An exception is for sunsets, silhouettes, dark backgrounds etc.. The lower dynamic range of monitors compared to film tends to make the striking deep blacks look an unimpressive blotchy dark grey. To compensate for that I darken them with a 'Curve' set with the full scale black & white points unchanged but with a lower than 1:1 gradient for the darkest 10 % or so. A similar effect could be done a bit simpler but with less control using a gamma adjustment or with a bit more control using histogram adjustment.
For really dedicated people who are concerned about contrast, the limitation of 256 brightness levels per colour channel intrinsic to most computer image formats can be bypassed by using a scanner which allows scan data to recorded at more than 8 bits per channel, typically 16 bits. The resulting data can be imported in some photograph editing programs and one's own mapping between those levels and the restricted monitor dynamic range applied before decimating it down to a normal 8-bit image format. That is far too much hassle for me. If you want to find out more there is an article about 48-bit colour digital image processing on Norman Koren's site.
Of course, check that it is not simply the colour balance on your monitor which is at fault before tweaking the colour in the image files. Professional ways of calibrating a monitor are slow & expensive. A reasonable amateur alternative is to make a test image with varied colours, shades etc., get it printed by a reasonably trusted company (or several companies to cross-check), assume their printer has been calibrated, put the print next to the monitor with the room lighting as normal (but not lit just by the monitor's varying light!) and adjust the monitor settings to get as close as possible to its colours. Remember that a monitor calibrated to match printed material under daytime sunlight will be severely out of calibration under night-time artificial lighting and vice versa because human visual perception automatically adjusts to the different incident light reflecting off the prints whereas very few monitors automatically do so.
This is the final chance to check & correct the cropping before reducing the image to its final size. It is easy to have been too meagre with the cropping and have a fine white line (my scanner's background is white, yours might be different) down an edge of the image near a corner which was not noticed because it was abut the distracting window edge in the editing program. If it annoyingly shows up in the future when the image is put on a plain background or is printed, it will give one the dilemma of cropping the compressed image further (and possibly stretching it to match the size of the others) so losing more detail from recompression, rescanning it or remembering to take the edge error into account every time one reuses it subsequently.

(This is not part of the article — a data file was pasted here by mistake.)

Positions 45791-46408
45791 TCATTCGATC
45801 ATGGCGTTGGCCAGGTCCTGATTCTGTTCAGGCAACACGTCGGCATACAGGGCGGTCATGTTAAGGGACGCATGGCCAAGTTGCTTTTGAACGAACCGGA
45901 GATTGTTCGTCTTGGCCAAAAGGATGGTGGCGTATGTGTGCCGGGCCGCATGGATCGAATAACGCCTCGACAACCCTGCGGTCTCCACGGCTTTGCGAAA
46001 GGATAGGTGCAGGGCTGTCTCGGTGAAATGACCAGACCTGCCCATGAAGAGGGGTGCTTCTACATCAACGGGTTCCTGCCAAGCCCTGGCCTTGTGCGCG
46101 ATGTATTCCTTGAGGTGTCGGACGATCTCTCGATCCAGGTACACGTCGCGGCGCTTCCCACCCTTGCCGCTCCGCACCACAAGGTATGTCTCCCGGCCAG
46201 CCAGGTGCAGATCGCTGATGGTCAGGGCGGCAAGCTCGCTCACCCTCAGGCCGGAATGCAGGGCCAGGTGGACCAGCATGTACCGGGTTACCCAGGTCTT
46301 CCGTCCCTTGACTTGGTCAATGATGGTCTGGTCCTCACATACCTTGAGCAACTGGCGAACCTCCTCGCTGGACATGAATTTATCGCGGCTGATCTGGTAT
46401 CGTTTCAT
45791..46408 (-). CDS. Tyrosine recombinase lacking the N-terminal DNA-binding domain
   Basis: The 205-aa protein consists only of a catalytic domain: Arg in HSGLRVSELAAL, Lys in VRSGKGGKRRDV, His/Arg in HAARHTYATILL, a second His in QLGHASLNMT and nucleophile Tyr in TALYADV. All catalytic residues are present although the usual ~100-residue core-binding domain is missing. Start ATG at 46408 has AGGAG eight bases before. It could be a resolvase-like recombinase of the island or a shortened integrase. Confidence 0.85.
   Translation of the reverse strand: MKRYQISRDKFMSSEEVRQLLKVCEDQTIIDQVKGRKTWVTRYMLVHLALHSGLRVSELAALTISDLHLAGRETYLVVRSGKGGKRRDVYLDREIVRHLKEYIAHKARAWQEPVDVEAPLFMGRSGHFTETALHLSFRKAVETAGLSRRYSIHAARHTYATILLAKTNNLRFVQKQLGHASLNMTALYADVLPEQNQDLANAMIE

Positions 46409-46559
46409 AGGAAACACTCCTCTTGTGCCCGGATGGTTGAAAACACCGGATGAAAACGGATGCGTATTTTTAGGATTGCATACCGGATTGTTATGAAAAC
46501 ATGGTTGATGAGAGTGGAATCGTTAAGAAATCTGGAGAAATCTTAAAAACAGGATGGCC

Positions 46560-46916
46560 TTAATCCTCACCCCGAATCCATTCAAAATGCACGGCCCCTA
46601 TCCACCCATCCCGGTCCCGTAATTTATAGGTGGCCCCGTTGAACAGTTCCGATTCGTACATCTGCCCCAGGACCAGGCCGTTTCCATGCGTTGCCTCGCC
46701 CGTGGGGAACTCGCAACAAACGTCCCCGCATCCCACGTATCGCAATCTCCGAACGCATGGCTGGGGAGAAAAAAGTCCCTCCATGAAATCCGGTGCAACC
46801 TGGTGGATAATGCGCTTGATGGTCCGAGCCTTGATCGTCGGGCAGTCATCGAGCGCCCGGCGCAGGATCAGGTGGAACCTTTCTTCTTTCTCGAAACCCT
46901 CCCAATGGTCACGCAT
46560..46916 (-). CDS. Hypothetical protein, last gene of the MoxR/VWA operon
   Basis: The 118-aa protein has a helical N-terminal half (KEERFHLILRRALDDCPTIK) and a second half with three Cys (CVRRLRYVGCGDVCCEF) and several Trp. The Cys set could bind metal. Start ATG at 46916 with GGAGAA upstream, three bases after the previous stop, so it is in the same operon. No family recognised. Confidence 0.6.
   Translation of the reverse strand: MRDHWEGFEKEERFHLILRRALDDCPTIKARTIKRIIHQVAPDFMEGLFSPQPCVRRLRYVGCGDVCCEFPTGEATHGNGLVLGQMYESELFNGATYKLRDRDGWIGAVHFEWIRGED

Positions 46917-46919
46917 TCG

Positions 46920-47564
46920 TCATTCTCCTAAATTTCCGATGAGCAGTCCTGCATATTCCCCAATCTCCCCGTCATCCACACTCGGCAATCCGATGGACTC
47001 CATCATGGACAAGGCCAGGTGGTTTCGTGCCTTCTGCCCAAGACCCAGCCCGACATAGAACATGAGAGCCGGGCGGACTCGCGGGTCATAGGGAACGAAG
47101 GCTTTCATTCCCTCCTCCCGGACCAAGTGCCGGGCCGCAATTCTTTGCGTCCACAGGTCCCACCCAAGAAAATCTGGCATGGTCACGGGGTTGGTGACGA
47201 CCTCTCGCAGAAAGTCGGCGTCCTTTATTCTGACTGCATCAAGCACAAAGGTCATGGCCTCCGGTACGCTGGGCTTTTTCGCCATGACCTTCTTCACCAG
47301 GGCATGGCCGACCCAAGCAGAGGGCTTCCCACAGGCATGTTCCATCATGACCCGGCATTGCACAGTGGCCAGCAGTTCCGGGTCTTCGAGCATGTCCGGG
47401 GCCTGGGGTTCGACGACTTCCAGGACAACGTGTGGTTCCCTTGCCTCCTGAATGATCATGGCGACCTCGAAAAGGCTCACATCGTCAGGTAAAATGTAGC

The most efficient way I've found of checking for this is to save the image at this stage (without reducing resolution & with low compression) then add a black border (white if your scanner has a dark background) and look at the corners. I have a batch process sets this up for me on many image files at once.
Now, at last, to save the image. Besides the file name (which can be changed later), two things need to decided: the number of pixels in the image and the amount of compression. Both of these degrade the image so they need to be chosen carefully. If file size is of no concern to you then you can save it without decimation & without lossy JPEG compression but such detail is unnecessary given the grain limitations of the film and the huge files will be slower to work with.
I decimate the number of pixels down to 2048 on the widest edge (with the other edge automatic to maintain the aspect ratio). This is fairly arbitrary and might be a bit unnecessarily low but is somewhere near the maximum useful number of pixels from a 6"x4" print. I chose it because my original intention for scanning my photographs was just as PC desktop wallpaper (I originally intended only 20 or so scans not 300!). My best monitor happened to be 1024 pixels across at the time and I arbitrarily doubled it lest I got a bigger or higher resolution monitor in the future. When reducing the number of pixels use a method which interpolates across pixels not one which simply removes lines of pixels.
The amount of JPEG compression is difficult to describe as there is no standardisation of how different amounts of compression are numbered or labelled or even whether big or small numbers correspond to the most compression. In Jasc Paint Shop Pro 8, I use compression level 22 which is similar to level 50 in Corel Photopaint 7. This is was simply from decreasing the compression Photopaint in steps of 10 until it did not damage fine details too much. Maybe I should be compressing a lot less as the compression in my digital camera (an Olympus C50) is approximately equivalent to Paint Shop Pro level 8 at 'High Quality' and only level 2 at 'Super High Quality'!